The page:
Real-Time Distributed-Temperature and Downhole-Pressure Surveying To Quantify Skin
- Dennis Denney (JPT Senior Technology Editor)
- Document ID
- Society of Petroleum Engineers
- Journal of Petroleum Technology
- Publication Date
- November 2012
- Document Type
- Journal Paper
- 111 - 113
- 2012. Society of Petroleum Engineers
- 0 in the last 30 days
- 63 since 2007
- Show more detail
- View rights & permissions
|SPE Member Price:||Free|
|SPE Non-Member Price:||USD 15.00|
This article, written by Senior Technology Editor Dennis Denney, contains highlights of paper SPE 155723, "The Use of Real-Time Downhole Pressure and Distributed- Temperature Surveying in Quantifying the Skin Evolution and Zone Coverage in Horizontal-Well Stimulation," by Abdulelah A. Balto, SPE, Hassan B. Qahtani, and Khaled A. Kilany, Saudi Aramco, and Fernando Baez, SPE, and Tamer Elsherif, SPE, Schlumberger, prepared for the 2012 SPE Annual Technical Conference and Exhibition, San Antonio, Texas, 8-10 October. The paper has not been peer reviewed.
Fiber-optic-enabled coiled tubing (FOECT) has been used recently to evaluate reservoir-matrix chemical treatments qualitatively in real time. Attempts have been made to transform qualitative evaluations into quantitative ones. Pressure-transient analysis yields the skin value as a direct output, while the cooling-down/warming-up distributed-temperature-survey (DTS) profile identifies where treatment fluids went into the formation, hence identifying damaged zones. Combining well-test-analysis techniques with zonal-coverage evaluation is recommended strongly in highly deviated and horizontal wells in both clastic and nonclastic rocks.
The near-wellbore rock matrix is where most of the permeability damage occurs from mud filtrate, adverse oil or water saturations, and clay migration. A sandstone-matrix treatment has multiple challenges including uncertainty in the lithology of the rock, uncertainty in damage identification, and secondary reactions that may cause blocking rather than stimulation.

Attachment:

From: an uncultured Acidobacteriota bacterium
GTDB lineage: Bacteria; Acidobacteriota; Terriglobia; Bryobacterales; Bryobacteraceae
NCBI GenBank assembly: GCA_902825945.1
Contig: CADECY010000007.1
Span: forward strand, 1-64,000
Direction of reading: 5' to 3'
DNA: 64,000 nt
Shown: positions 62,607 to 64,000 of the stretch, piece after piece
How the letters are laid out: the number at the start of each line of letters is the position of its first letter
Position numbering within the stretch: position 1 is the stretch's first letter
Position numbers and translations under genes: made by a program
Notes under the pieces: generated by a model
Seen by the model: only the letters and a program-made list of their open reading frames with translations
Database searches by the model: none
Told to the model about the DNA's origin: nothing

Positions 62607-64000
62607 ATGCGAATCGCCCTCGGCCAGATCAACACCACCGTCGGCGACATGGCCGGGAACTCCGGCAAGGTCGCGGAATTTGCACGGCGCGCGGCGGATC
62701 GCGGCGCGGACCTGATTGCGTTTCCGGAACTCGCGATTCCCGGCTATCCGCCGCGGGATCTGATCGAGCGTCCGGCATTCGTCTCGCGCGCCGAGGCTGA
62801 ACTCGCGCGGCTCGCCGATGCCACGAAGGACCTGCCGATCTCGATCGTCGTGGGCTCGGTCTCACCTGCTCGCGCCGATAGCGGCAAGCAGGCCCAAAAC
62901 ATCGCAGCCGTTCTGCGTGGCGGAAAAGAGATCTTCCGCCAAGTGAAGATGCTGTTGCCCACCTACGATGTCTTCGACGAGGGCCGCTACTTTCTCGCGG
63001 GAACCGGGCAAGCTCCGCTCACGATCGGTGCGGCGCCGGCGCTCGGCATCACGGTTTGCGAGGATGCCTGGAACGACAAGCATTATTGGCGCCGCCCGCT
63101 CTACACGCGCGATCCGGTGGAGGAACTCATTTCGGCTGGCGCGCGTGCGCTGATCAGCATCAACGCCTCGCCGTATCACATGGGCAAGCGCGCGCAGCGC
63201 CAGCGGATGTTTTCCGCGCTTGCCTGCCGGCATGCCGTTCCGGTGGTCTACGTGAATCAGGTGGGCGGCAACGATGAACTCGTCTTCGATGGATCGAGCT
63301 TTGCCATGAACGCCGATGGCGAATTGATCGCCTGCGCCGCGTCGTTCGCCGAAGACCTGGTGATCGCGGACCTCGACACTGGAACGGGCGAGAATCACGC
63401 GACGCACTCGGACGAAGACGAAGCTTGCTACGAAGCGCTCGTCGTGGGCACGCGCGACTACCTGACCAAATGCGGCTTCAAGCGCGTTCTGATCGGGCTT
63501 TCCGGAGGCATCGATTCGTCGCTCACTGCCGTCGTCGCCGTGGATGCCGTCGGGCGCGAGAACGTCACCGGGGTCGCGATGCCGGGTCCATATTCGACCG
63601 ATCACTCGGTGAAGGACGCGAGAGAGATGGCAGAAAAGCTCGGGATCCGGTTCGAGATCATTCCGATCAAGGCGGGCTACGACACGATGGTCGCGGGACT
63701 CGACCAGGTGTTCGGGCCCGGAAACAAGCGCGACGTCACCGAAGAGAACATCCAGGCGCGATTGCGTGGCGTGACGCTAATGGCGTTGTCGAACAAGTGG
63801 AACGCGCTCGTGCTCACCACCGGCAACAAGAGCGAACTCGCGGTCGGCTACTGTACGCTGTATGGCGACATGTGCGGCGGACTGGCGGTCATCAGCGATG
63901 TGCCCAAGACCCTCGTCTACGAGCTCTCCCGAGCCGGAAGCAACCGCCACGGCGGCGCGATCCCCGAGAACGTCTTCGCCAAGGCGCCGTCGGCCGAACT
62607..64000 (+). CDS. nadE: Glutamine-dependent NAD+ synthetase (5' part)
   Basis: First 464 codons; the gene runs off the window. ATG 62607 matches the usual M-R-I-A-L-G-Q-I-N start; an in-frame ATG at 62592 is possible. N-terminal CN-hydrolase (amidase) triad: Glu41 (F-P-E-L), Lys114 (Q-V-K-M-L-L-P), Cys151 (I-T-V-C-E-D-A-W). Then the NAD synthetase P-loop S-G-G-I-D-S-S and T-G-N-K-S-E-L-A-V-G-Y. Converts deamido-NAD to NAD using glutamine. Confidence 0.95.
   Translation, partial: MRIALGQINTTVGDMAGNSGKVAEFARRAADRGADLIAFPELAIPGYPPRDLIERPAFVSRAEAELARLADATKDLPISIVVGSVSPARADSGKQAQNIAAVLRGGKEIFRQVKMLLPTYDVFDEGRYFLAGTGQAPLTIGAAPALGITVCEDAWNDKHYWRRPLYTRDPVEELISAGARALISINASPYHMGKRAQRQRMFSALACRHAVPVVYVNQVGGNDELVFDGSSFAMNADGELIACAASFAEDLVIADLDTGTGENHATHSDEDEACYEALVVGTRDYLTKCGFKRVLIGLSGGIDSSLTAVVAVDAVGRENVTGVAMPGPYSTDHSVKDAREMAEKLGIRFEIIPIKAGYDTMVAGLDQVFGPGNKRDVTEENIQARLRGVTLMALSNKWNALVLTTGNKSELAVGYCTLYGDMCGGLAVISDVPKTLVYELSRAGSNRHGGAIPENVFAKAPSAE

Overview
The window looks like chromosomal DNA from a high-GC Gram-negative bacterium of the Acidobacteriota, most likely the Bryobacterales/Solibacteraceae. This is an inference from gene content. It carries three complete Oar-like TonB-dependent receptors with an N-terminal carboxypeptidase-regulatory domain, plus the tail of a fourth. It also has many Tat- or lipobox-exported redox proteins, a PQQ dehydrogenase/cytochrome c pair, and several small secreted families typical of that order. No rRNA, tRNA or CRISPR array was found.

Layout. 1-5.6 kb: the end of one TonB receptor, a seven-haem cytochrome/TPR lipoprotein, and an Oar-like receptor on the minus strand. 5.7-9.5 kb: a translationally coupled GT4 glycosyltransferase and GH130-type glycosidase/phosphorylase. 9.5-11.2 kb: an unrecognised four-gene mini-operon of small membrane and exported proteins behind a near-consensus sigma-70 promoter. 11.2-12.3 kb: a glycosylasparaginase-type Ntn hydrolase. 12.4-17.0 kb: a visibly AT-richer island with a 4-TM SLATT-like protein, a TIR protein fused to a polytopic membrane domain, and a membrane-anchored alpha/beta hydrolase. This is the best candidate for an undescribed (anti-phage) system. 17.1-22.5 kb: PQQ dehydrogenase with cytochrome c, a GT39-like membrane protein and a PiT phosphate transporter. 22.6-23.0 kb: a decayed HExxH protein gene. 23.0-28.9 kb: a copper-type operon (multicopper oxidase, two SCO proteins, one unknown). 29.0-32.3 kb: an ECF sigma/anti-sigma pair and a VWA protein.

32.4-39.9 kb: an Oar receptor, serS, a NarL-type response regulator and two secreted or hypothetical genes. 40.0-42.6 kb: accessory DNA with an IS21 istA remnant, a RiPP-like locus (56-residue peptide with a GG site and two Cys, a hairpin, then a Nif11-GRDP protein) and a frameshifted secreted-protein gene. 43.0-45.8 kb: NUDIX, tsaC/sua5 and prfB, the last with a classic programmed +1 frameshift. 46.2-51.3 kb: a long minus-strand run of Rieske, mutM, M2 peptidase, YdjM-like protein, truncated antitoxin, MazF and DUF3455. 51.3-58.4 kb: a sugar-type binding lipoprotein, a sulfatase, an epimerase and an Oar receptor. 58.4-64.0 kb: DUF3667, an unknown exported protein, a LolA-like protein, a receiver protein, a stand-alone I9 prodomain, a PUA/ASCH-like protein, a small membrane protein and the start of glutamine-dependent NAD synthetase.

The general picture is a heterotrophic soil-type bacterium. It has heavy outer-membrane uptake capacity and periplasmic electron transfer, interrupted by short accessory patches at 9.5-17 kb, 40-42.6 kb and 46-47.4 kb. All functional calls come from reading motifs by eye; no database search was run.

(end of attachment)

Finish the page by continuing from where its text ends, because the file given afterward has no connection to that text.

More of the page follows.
A main challenge is obtaining uniform coverage of the treatment across the zone of interest. Therefore, the need for proper placement technique arises. Even though many diverting techniques have been developed in the past years, the challenge still exists in horizontal wells, especially with long sections that require optimizing placement of the treatment fluids, diverters, or reactive fluids. The complete paper details two challenges related directly to the operational side of stimulation: real-time, simultaneous fluid-placement optimization and treatment-effectiveness evaluation.
Well-A is a horizontal oil producer off-shore Saudi Arabia. The horizontal section extends approximately 3,400 ft in a clastic formation. The well was completed with inflow-control devices wrapped with a premium screen. It is believed that, since the beginning of production, the well has been underperforming and significant unwanted water is produced.
Challenges. As with most underperforming wells, several challenges are encountered in optimizing hydrocarbon production. Proper damage identification and appropriate treatment-fluid selection are critical enablers for success. The job design includes the placement technique, completion limitations, and any other factor affecting the success of the chemical treatment.
The evaluation process in long horizontal wells is slightly more complex than in vertical and deviated wells. The two main factors in such an evaluation are zonal coverage and skin reduction (i.e., gained pressure and, hence, a gain in production at the same outflow conditions).
|File Size||379 KB||Number of Pages||3|